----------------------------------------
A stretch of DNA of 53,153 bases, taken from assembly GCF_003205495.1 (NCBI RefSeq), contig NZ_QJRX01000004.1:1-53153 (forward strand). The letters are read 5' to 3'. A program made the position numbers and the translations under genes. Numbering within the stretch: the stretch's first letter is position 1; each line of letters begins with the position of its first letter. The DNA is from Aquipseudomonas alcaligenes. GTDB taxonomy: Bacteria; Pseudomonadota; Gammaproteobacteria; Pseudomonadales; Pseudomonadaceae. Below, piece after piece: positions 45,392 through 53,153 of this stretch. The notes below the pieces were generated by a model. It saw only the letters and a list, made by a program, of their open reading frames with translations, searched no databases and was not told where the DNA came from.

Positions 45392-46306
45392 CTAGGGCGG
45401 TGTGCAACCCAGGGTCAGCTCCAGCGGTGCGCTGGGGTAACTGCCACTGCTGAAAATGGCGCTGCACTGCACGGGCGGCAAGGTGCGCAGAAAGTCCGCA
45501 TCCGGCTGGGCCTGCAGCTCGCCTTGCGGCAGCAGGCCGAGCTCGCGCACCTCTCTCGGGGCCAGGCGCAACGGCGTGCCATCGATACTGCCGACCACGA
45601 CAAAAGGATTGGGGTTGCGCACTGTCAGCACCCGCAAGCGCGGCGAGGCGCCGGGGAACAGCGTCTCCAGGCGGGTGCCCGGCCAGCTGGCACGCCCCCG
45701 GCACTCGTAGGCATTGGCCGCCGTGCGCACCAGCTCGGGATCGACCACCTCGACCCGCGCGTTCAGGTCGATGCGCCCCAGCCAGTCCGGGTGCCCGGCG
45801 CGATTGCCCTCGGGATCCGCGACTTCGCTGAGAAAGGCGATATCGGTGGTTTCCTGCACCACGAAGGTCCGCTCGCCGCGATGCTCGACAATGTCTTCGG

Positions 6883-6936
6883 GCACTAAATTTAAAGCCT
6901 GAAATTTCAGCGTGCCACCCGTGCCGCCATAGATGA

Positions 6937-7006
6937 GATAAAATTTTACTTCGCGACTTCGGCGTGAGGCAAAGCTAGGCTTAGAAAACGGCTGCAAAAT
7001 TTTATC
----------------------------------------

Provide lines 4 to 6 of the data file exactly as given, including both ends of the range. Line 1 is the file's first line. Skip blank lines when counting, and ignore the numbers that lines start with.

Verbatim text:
45401 TGTGCAACCCAGGGTCAGCTCCAGCGGTGCGCTGGGGTAACTGCCACTGCTGAAAATGGCGCTGCACTGCACGGGCGGCAAGGTGCGCAGAAAGTCCGCA
45501 TCCGGCTGGGCCTGCAGCTCGCCTTGCGGCAGCAGGCCGAGCTCGCGCACCTCTCTCGGGGCCAGGCGCAACGGCGTGCCATCGATACTGCCGACCACGA
45601 CAAAAGGATTGGGGTTGCGCACTGTCAGCACCCGCAAGCGCGGCGAGGCGCCGGGGAACAGCGTCTCCAGGCGGGTGCCCGGCCAGCTGGCACGCCCCCG